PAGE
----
Monday, December 17, 2012

Some really Loopie NASCAR awards

   For the sixth consecutive season, NASCAR has pored over a season’s worth of Loop Data and filtered out the top statistical performances of the 2012 season. After a painstaking review, a select committee created awards to recognize those drivers who numerically excelled this season. Those awards have evolved into arguably the most coveted prize in all of NASCAR. They are – and this is – The Loopies.

   Loop Top Dogg: This award yearly goes to the driver who led the most Loop Data categories. Winner: Jimmie Johnson (led 13 of 15 categories).

   Quantity of Quality Award: This award goes to the driver who led the Sprint Cup Series in Quality Passes, which are passes of cars in the top 15 while under green flag conditions. Winner: Brad Keselowski.

   Most Improved Driver: The driver with the biggest improvement in Driver Rating from 2011 to 2012. Winner: Greg Biffle (85.9 to 99.5).
   Least Improved Driver: The driver with the biggest drop in Driver Rating wins this Loopie, and it goes to Carl Edwards – with an asterisk. Edwards actually only had the third-biggest drop – 16.8, from 101.0 in 2011 to 84.2 this season. But it was the biggest drop among drivers who didn’t switch teams.

   Coffee’s For Closers Award: The “Closer” statistic measures the positions gained or lost in the last 10 percent of races. The top Closer this season: Ryan Newman, who improved 68 total positions in the last 10 percent of races this season.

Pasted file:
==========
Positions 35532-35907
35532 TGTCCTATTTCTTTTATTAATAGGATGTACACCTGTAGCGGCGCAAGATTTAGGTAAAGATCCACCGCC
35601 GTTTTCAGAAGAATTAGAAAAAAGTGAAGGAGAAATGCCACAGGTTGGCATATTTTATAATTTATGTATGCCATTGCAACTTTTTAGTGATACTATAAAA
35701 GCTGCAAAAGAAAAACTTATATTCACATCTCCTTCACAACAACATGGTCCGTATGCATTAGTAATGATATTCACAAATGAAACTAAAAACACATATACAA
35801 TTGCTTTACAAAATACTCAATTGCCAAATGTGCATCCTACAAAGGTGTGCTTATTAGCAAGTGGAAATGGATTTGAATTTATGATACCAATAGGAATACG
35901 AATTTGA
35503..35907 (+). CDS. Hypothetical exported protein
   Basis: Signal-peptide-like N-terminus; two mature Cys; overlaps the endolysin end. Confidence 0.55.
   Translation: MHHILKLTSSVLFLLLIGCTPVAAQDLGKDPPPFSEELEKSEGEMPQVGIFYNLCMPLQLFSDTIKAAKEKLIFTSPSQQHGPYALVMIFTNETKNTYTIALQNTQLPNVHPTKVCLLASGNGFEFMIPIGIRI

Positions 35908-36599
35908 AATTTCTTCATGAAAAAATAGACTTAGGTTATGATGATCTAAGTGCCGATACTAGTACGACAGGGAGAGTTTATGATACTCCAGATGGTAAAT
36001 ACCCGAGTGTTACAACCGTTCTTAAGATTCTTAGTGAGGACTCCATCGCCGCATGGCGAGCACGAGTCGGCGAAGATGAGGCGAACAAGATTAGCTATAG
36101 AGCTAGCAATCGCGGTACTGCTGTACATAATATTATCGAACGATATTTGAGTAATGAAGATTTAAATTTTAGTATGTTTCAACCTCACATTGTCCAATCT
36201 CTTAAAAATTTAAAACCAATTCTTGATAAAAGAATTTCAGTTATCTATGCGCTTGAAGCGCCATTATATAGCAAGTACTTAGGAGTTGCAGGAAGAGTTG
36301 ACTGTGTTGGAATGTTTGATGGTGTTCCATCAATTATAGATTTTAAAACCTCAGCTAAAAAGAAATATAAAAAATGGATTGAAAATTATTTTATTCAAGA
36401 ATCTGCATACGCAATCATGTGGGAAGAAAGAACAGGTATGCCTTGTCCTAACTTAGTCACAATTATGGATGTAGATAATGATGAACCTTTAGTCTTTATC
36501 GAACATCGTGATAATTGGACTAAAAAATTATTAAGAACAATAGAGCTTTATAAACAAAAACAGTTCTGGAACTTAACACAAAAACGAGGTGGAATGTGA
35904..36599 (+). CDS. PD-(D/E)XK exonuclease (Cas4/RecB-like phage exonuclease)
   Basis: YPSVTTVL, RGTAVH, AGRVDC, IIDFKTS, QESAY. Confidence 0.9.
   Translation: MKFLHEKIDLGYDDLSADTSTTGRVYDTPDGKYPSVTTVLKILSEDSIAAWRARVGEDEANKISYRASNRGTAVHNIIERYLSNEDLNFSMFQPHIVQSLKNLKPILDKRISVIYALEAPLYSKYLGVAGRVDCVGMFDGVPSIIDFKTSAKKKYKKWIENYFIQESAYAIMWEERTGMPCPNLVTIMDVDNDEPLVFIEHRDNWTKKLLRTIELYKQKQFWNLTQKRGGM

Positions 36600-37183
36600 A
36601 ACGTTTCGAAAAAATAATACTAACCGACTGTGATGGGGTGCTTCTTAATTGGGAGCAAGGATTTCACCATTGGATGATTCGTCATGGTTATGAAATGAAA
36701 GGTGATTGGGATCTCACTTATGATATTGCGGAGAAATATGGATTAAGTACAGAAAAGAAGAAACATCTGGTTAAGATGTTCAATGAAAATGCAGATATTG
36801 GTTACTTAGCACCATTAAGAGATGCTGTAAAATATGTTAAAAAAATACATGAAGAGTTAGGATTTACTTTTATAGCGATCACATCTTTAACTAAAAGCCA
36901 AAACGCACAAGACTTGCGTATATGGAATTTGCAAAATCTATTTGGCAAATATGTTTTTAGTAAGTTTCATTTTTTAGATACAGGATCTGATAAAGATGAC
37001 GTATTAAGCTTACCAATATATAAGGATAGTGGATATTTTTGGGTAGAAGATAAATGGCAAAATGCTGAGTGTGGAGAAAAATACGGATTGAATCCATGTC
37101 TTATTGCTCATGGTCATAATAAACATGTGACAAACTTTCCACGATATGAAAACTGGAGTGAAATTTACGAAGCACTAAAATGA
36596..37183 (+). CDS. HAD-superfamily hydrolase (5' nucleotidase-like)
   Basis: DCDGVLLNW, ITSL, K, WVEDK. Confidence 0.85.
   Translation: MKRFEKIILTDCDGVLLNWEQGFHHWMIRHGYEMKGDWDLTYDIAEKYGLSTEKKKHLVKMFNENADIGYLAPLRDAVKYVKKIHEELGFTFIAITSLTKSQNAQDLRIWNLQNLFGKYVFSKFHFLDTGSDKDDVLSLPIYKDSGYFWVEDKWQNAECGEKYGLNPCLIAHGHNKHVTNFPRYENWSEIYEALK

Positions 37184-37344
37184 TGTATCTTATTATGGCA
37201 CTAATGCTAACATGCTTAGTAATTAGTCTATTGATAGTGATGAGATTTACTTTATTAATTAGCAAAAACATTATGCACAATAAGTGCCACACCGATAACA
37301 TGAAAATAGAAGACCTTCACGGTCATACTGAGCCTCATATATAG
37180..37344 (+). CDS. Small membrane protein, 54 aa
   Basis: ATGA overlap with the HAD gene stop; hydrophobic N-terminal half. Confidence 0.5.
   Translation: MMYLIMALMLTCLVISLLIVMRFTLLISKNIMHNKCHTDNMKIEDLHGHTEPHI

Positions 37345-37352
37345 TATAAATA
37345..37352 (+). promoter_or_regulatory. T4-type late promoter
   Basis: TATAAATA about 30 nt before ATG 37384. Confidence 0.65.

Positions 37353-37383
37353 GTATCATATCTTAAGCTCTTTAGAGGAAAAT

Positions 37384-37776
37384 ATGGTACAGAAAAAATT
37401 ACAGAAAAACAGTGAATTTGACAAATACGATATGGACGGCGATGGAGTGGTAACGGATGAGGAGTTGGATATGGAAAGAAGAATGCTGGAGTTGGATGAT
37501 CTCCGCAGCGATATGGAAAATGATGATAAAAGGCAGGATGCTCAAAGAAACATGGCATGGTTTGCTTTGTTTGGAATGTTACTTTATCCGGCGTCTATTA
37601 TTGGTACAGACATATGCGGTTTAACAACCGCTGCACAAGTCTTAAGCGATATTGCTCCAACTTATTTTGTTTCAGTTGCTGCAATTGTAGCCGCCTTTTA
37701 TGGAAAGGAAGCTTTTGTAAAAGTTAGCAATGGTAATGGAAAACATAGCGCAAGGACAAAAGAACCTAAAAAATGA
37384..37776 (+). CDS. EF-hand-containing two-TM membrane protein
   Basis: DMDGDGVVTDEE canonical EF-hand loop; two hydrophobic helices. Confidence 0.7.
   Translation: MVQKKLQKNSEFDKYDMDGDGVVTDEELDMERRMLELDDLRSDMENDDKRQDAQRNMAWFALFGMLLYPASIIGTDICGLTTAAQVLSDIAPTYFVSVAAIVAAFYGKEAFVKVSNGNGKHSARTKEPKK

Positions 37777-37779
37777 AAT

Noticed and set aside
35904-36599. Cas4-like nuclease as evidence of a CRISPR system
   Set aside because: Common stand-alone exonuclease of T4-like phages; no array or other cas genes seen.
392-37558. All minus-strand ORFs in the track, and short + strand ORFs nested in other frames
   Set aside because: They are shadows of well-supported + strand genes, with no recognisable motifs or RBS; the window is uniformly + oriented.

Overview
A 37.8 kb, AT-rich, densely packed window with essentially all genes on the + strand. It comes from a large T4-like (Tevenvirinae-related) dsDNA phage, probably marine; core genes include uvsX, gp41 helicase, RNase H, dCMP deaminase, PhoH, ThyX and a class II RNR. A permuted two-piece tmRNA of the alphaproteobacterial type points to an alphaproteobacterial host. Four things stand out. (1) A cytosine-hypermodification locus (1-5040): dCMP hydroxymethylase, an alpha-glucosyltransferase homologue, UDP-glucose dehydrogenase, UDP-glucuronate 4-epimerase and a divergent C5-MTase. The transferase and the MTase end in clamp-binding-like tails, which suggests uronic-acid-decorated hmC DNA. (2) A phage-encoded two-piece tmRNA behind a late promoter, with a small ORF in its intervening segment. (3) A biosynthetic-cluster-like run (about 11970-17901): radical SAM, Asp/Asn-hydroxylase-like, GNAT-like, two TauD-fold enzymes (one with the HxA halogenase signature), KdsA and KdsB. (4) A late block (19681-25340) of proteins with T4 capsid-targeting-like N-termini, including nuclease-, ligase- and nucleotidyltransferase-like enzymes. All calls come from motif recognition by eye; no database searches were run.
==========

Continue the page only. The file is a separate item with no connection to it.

Worst Closer Award: Dale Earnhardt Jr. Earnhardt lost 41 spots in the last 10 percent of races this year, among the worst of any driver.

   Stefan Kretschmann Lifetime Achievement Award: Stefan Kretschmann works for Stats, LLC in Chicago, and is considered the godfather of Loop Data. We started this award last season to honor a driver who has been statistically strong throughout the Loop Data Era (2005-present). Jimmie Johnson took home the inaugural Lifetime Achievement trophy. The 2012 winner is Kyle Busch, who has landed an unparalleled 20 perfect Driver Ratings of 150.0 throughout NASCAR’s three national series.


  1. This is what makes NASCAR's loop data stupid - a quality pass is NOT of a top 15 car - it's only of a top ten car, and is ONLY for position - lapped cars don't count even though NASCAR inexplicably counts them.

  2. from the first presentation of loop data it's been poorly represented and explained. I sure hope NASCAR doesn't waste too much money on this bunk. I guess they kind of get the data for free from the having all the loops in the it's better than nothing...but I don't see them doing a very good job of making it interesting for fans or numbers people (like myself)